On the Arctic Coastal Plain of northern Alaska, paleo-ecological lake sediment investigations are scarce aside from Wooller et al. [86] who reconstructed the past methane availability from chironomids and cladocerans for a lake near Atqasuk. Most studies have focused on mapping and classifying thermokarst lakes and drained lake basins ([30, 38, 78]; Farquharson et al. (under review)) or modern lake processes and dynamics. Here, scientific progress was achieved by research on thermokarst lake hydrogeomorphology [6], lake orientation [10, 16], geomorphic controls on lake bathymetry [39], lake thermal regimes [13], lake ice regime shifts [5], thermal talik modeling [58], and catastrophic lake drainage [42]. Under scenarios of even modest climate warming, 10–30% of the lowland landscapes of the Arctic Coastal Plain will be affected by thermokarst [46], which could potentially impact the distribution of thermokarst lakes on the landscape. The highly dynamic nature related to the formation and drainage of thermokarst lakes in this region is particularly evident [37]. On the Arctic Costal Plain, paleo-environmental archives are scarce, and it is important to investigate past thermokarst processes and lake dynamics using sedimentary records to assess potential future landscape changes. The specific objectives of this study are:
  1. 1.

    to reconstruct the interaction of a late Holocene thermokarst lake with the surrounding landscape on the Arctic Coastal Plain based on analysis of sediment cores and shoreline expansion rates;

     
  2. 2.

    to assess how catchment dynamics and morphology impact the lacustrine depositional environment by comparing sediment records proximal and distal from shores;

     
  3. 3.

    to characterize and quantify how organic carbon accumulation and degradation in lacustrine thermokarst settings may be influenced by these dynamics.

     

Study area

The Arctic Coastal Plain of northern Alaska has been subject to several marine transgressions during the Quaternary [14, 15] and is divided into the older, Inner Coastal Plain (ICP) to the south which is dominated by aeolian sand and the younger, Outer Coastal Plain (OCP) to the north, which is characterized by ice-rich marine silt [38, 85]. The northern Teshekpuk Lake Special Area is situated in the low-lying younger OCP, within the zone of continuous permafrost, where an average volumetric ground ice content of 77% has been documented in near-surface permafrost [49] and where permafrost reaches thicknesses of at least 410 m [47]. However, excess ice is substantially lower in sediment deeper than 4 m [78], which limits the water depths of most thermokarst lakes to about 2.5 m and causes relatively uniform lake basin morphometries on the OCP [39]. Holocene permafrost degradation and lacustrine succession associated with erosion, thaw, and drainage processes have widely shaped the modern landscape [37, 45]. Today, lakes cover 22.5% of the younger OCP north of Teshekpuk Lake, whereas DTLBs occupy 61.8% [42].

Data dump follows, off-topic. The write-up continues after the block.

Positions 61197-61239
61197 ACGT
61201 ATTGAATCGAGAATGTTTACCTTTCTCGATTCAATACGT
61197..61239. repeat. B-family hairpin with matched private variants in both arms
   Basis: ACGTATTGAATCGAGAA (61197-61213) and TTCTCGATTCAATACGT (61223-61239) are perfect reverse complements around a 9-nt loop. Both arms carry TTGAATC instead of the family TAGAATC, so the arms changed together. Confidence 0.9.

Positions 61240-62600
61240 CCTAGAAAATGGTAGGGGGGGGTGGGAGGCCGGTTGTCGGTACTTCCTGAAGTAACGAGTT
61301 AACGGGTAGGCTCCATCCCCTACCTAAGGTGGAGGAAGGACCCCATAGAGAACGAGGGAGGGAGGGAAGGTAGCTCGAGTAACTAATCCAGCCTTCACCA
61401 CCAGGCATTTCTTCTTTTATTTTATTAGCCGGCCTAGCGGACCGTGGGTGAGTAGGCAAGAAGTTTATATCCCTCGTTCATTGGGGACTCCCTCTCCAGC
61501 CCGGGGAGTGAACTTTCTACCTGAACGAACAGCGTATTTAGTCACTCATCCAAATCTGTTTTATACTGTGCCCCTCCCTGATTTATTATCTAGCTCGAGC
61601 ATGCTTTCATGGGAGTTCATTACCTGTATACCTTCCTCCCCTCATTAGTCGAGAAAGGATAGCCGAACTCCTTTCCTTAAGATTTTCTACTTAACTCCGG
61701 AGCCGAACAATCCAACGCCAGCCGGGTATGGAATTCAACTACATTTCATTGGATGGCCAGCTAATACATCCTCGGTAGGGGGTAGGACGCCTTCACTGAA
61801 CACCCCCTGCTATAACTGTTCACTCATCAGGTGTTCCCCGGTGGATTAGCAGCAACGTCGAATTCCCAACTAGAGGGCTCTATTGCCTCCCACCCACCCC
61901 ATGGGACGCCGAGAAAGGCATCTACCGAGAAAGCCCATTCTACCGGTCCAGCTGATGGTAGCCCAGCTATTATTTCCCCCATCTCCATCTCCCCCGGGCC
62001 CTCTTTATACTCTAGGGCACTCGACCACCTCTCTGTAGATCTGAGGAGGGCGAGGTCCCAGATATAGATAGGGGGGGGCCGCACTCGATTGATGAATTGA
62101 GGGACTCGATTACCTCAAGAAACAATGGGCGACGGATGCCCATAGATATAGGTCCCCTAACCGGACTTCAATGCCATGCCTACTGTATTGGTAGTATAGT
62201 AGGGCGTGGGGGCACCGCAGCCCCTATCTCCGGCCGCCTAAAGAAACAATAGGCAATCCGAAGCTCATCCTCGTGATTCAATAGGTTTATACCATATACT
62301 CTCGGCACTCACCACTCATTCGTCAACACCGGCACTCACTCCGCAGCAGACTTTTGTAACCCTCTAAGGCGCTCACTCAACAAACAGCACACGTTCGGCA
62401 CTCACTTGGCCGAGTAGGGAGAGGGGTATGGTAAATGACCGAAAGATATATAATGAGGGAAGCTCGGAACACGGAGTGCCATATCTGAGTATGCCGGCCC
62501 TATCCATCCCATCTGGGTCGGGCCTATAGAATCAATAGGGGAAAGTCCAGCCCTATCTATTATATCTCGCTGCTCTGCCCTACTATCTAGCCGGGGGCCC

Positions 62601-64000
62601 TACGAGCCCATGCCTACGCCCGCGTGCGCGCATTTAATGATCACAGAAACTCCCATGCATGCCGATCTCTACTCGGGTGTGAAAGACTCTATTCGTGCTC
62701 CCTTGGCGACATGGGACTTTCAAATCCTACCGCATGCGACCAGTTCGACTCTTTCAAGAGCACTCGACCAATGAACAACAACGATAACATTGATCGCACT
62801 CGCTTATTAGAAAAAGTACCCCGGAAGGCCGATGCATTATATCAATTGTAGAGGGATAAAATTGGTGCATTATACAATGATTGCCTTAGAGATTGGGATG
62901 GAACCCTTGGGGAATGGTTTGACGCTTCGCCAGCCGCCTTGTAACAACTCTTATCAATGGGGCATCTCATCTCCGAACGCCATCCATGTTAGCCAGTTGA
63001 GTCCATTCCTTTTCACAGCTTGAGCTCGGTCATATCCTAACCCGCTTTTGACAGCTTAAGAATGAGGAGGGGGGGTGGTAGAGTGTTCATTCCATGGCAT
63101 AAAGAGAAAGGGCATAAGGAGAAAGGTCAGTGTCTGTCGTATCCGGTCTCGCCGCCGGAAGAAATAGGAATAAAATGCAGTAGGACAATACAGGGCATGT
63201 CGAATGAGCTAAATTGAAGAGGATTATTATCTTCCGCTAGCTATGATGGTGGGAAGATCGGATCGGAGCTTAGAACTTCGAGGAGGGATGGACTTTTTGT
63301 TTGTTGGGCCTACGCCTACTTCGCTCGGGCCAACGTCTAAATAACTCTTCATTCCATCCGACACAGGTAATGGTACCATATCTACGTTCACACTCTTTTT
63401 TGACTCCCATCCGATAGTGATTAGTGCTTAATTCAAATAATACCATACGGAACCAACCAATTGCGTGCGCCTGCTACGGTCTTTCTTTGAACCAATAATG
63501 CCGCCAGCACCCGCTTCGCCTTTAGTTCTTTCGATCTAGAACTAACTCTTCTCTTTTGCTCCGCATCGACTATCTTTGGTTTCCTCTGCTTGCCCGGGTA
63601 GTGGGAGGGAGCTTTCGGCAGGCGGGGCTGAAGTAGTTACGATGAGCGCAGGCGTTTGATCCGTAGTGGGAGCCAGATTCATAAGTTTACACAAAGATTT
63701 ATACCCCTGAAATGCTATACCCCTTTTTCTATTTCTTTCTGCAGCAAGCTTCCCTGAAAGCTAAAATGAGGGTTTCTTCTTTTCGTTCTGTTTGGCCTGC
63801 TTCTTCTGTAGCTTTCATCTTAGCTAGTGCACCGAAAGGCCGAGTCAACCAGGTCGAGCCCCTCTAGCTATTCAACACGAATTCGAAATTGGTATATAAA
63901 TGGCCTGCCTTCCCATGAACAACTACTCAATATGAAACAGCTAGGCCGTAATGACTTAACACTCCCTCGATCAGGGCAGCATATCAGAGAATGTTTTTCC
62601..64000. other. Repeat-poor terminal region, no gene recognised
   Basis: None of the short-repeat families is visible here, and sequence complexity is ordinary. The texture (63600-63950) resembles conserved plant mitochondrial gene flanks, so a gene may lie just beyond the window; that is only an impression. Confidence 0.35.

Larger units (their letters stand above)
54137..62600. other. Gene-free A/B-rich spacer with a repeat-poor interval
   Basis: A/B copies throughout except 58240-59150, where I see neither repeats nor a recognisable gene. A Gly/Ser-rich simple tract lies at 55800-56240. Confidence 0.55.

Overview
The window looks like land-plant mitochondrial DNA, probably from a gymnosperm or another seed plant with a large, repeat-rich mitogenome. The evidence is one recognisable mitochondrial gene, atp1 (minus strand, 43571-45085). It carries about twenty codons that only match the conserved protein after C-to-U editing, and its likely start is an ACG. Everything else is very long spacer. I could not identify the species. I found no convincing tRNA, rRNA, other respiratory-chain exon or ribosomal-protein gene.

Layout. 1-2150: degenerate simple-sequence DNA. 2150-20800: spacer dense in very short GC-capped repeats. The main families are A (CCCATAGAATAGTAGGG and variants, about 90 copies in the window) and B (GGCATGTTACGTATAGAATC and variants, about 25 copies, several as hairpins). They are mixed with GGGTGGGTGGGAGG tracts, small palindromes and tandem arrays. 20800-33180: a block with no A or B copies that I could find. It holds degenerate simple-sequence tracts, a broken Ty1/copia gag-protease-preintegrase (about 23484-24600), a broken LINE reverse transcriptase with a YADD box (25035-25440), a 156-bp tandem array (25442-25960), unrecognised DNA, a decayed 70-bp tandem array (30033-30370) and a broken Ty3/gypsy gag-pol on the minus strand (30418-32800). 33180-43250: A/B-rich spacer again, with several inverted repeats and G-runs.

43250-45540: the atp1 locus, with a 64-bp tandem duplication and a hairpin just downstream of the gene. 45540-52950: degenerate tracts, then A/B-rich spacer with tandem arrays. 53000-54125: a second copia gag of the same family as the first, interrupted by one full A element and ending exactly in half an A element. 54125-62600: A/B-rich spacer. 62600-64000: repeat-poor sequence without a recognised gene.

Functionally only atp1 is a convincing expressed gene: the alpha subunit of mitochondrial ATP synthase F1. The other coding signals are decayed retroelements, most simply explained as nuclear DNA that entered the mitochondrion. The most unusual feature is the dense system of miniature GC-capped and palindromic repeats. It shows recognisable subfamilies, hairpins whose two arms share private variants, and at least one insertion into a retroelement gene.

Peatball Lake (informal name; 70°42.4′N, 153°55.5′W; 3 m asl, above sea level) is located to the northwest of the largest lake on the Arctic Coastal Plain, Teshekpuk Lake (Fig. 1). Peatball Lake is informally named for peculiar and abundant fibric peat spheres (up to ~5 cm diameter) that form in this lake and accumulate along a sandy shelf of the western shoreline. Peatball Lake is subcircular, has a surface area of 1.18 km2, and is 1300 m in diameter. The maximum water depth is 2.5 m. Lake ice covers the lake for ~9 months of the year on average during the past 4 years of monitoring, and maximum ice thickness is typically 1.5–2.0 m over the same period [4]. Water quality parameters monitored for different seasons and years (2012–2015) are summarized in Table 1. Water temperatures ranged from about 5–14 °C in August to about 0–1 °C below the ice cover in April. Uniform temperature, pH, and specific conductivity (SC) in different depths confirm a well-mixed water body of the shallow lake in summer and are indicative for a cold-monomictic lake circulation. SC is up to four times higher under the lake ice in April, because ion content increases in the remaining liquid phase during the freezing. Lake water conditions are oxic in summer and can become hypoxic in winter, e.g., 0.2 mg L−1 in April 2012 (Table 1). Chlorophyll-a, an indicator for algal biomass, points towards an oligo- to mesotropic lake system, although it is highly variable throughout the year (1–15 mg L−1) and essentially higher under the winter lake ice.